graphic for visual presentation of text  The view itself is of a darker printed quality type showing several large tanks inside a wooden structure with sloping roof going towards left. Some men are posing, I count two up at some tanks further into the structure, with at least one more looking up from a lower level at left of the two before mentioned men. This must be in the part of the sloped mill structure that is much wider from the rest of the slope down from the upper level, and if I can count/trust on the North Arrow of the Sanborn 1908 map (Sheet 26 on the Cripple Creek set) that would make this view looking south.
Image Note:
My Collection; From page 30 in the April 2, 1904 issue of The Mining World.
Source, Printed Items (Found/Seen in/Known):
  • Page 30; The Mining World (Volume 20, No. 14) - Published in 1904.
Source ID, My Collection:
I-01563
Type/Category [Media ID]:
Photograph/Image [#227]
Shareable Link to Pic Info:
www.cripplecreekrailroads.com/01main/all_known_entities/pics_list-evry1_sort-newtop.php#227
  As this image is used in an December 1904 article it can't be younger then November, early December 1904, but I have lot of doubts it is that young, I think it is up to at least half/to a year older. But it is hard to tell, nothing in the view to date it from. Though, I have seen from a different source an image that is linked to this one, and which is said to be from 1903 and linked to a J.E. Stimson, which was a photographer of Cheyenne, Wyoming it seems. On that other view, the structure in the foreground on this one, is seen as under early construction and the two smokestacks seen poking out of the roof of the structure seen near center top is seen without a house around them. Hence, as this structure here seem to be still under construction it is possible they are from near same timeframe and possible also same photographer.
  The view itself is of a printed bad quality type showing the new and the old cyanide mills of the Cripple Creek Homestake Company on their Ironclad Hill property. The old smaller mill is seen on the left part of this view. I have a postcard showing two mills her as well, but on that the closest structure looks way different and I wonder if it was tore down, or just massive rebuilt as I have a hard time seeing anything alike except the location on the hill seems more or less the same.
  In the background top right is seen the original High Line I would think, as I can't make sense of this view and other similar views if I think of it as the new High Line coming from Hoosier Pass.
Media Info Last Updated:
03.08.2017 (17:55:07)
Title on Image:
200-Ton Mill and New 1,000-Ton Mill of C. C. Homestake Company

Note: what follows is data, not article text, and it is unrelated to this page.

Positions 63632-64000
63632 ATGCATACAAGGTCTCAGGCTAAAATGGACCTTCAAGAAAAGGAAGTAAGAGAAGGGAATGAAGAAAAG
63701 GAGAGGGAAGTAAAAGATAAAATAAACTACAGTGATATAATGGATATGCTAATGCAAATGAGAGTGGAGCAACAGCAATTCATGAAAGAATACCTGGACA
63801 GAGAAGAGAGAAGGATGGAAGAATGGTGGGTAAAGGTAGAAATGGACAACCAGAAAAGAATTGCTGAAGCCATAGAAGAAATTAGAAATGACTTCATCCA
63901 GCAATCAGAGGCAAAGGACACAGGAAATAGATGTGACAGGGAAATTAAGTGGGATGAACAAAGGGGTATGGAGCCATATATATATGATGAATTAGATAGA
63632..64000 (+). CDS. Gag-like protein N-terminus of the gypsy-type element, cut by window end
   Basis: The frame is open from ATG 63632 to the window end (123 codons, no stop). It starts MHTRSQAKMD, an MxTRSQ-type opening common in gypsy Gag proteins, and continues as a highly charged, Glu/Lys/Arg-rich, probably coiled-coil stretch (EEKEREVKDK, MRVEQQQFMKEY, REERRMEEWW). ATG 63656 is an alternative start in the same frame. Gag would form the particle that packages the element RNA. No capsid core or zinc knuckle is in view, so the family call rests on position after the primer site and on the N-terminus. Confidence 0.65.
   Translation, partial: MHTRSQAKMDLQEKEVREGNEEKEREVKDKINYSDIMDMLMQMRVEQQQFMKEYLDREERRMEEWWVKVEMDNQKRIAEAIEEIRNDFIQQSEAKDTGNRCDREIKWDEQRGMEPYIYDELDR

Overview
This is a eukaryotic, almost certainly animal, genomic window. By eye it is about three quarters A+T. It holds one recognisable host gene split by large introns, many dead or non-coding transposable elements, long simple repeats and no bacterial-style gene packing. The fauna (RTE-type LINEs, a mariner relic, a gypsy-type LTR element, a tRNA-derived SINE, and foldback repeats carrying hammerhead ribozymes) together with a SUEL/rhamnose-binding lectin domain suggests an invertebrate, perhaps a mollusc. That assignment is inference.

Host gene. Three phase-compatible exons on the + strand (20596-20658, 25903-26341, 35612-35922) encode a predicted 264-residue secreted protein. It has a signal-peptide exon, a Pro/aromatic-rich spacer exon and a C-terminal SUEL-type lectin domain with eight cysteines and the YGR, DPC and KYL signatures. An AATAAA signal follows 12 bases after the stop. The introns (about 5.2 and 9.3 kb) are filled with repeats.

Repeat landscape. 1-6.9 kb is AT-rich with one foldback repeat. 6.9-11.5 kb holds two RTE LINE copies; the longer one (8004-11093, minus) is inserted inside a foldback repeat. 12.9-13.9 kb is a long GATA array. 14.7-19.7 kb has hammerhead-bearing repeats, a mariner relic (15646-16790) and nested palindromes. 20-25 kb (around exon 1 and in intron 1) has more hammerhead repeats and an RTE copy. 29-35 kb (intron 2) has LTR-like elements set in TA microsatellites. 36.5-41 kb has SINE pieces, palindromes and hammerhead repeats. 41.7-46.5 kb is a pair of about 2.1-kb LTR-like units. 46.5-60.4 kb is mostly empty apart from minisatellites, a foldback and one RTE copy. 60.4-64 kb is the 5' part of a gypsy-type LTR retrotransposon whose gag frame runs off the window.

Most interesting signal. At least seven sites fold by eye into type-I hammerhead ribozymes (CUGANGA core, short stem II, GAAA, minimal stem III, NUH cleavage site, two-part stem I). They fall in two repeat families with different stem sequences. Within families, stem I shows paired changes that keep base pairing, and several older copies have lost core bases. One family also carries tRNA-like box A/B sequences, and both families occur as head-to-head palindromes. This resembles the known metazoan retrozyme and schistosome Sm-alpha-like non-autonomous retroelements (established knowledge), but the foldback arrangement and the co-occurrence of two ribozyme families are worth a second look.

Photographer [Date]:
Unknown
Description:
  As this image is used in an December 1904 article it can't be younger then November, early December 1904, but I have lot of doubts it is that young, I think it is up to at least half/to a year older. But it is hard to tell, nothing in the view to date it from. Though, I have seen from a different source an image that is linked to this one, and which is said to be from 1903 and linked to a J.E. Stimson, which was a photographer of Cheyenne, Wyoming it seems. On that other view, the structure in the foreground on this one, is seen as under early construction and the two smokestacks seen poking out of the roof of the structure seen near center top is seen without a house around them. Hence, as this structure here seem to be still under construction it is possible they are from near same timeframe and possible also same photographer.
graphic for visual presentation of text  The view itself is of a printed bad quality type showing the new and the old cyanide mills of the Cripple Creek Homestake Company on their Ironclad Hill property. The old smaller mill is seen on the left part of this view. I have a postcard showing two mills her as well, but on that the closest structure looks way different and I wonder if it was tore down, or just massive rebuilt as I have a hard time seeing anything alike except the location on the hill seems more or less the same.
graphic for visual presentation of text  In the background top right is seen the original High Line I would think, as I can't make sense of this view and other similar views if I think of it as the new High Line coming from Hoosier Pass.
Image Note:
My Collection; From page 645 in the December 31, 1904 issue of The Mining World; scaled from a 600dpi scan.
Source, Printed Items (Found/Seen in/Known):
  • Page 645; The Mining World (Volume 21, No. 27) - Published in 1904.
Source ID, My Collection:
I-01567
Type/Category [Media ID]:
Photograph/Image [#228]
Shareable Link to Pic Info:
www.cripplecreekrailroads.com/01main/all_known_entities/pics_list-evry1_sort-newtop.php#228